When hard times hit, IT organizations looking to cut costs and make expenses more predictable shifted more of the heavy lifting to outsourcing firms, yet once the economy started to stabilize that trend started to even out.
That, at least, is one of the main takeaways from a new study by research firm Computer Economics.
In a new report entitled, “IT Outsourcing Statistics 2011/2012,” the researcher found that, during the recession and its early stages of recovery, outsourcing was on the rise, but lately, not so much.
“Among organizations that outsource IT work, the percentage of their total IT spending going to service providers rose from 6.1 percent in 2009 to 7.1 percent in 2010 and then leveled out [at 7.1 percent], showing no year-over-year growth in 2011,” the report said.
Further, the current outlook for outsourcing shows no signs of picking up speed anytime soon.
“While a robust recovery might prompt organizations to seek outside help, at least on a temporary basis, the recovery in IT spending is not yet strong enough to accelerate spending on outsourcing services,” the report added.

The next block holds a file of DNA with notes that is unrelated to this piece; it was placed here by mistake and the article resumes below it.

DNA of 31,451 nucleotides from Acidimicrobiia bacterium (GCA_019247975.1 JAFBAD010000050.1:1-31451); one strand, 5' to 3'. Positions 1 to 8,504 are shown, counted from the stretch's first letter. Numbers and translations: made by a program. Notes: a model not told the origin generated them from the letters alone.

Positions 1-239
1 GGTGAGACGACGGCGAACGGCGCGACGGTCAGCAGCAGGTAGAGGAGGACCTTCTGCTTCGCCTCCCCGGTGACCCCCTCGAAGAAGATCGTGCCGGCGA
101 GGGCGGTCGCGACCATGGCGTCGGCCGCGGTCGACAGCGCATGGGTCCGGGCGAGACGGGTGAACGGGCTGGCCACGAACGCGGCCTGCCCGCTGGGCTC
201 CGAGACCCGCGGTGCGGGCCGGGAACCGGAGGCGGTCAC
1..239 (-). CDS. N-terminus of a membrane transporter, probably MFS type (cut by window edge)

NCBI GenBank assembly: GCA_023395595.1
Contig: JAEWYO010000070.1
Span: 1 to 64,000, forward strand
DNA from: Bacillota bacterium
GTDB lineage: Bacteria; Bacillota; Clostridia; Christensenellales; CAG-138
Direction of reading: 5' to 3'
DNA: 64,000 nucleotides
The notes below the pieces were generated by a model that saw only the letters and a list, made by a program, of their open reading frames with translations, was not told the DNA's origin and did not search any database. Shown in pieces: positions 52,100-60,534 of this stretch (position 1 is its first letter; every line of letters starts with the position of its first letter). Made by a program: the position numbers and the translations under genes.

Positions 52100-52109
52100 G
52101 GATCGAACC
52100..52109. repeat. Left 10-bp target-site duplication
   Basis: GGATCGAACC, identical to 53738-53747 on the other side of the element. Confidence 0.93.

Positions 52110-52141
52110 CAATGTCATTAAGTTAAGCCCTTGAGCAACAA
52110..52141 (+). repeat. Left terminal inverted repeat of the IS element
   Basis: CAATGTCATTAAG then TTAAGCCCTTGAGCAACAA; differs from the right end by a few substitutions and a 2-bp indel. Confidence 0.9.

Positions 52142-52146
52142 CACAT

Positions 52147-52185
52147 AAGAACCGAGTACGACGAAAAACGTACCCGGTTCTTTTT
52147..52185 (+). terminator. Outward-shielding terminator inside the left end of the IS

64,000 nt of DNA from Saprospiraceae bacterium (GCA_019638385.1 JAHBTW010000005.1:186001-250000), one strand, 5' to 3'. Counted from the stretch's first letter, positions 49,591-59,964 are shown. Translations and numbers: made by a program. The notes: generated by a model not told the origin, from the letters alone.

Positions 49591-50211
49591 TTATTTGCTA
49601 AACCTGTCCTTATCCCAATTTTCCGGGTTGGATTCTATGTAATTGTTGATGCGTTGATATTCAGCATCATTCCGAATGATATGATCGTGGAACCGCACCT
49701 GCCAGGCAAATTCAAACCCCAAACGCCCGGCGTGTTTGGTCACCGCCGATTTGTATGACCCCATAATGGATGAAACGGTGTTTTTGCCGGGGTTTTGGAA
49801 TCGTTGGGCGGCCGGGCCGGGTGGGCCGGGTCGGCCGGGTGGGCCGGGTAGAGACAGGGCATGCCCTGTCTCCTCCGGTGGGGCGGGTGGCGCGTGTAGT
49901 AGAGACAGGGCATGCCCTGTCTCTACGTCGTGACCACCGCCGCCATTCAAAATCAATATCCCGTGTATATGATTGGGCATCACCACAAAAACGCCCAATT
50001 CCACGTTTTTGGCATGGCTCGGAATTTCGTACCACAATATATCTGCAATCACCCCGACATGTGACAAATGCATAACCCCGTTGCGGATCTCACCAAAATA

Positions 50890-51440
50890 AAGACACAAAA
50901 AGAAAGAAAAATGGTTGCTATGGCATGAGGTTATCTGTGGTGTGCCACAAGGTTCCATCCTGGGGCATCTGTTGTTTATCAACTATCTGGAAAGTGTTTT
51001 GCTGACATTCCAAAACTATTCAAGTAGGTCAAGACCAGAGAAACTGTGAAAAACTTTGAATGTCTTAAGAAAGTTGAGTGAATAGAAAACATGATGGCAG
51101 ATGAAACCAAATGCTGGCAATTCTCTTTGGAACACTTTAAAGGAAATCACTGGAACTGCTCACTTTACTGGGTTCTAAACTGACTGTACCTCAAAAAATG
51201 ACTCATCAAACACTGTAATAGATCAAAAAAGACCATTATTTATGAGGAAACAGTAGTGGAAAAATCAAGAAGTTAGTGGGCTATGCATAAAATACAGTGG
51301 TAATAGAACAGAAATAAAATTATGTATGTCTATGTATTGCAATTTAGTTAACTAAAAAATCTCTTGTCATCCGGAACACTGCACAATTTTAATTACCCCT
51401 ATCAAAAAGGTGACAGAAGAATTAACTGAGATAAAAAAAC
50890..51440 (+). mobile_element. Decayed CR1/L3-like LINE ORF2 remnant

Additionally, the market for IT services isn’t weak enough to prompt more aggressive outsourcing at present either.
“In short, IT executives are maintaining the status quo, awaiting evidence that the tenuous economic recovery will progress before engaging in more strategic outsourcing initiatives,” Computer Economics’ study said.
One area that is showing some strength within outsourcing categories is software-as-a-service (SaaS).
In fact, a Gartner study released last week suggests that SaaS areas such as email provided in the cloud are ripe for adoption by cash strapped IT staffs looking at outsourcing less strategic functions.
Computer Economics’ report appears to backup that assumption.
“While the amount of the typical portfolio being hosted by outside parties remains low, application hosting is the most frequently outsourced service in the study,” the report said.
Among applications areas providing the best opportunities for outsourcing, according to Computer Economics, are web/e-commerce systems, application development, and application maintenance.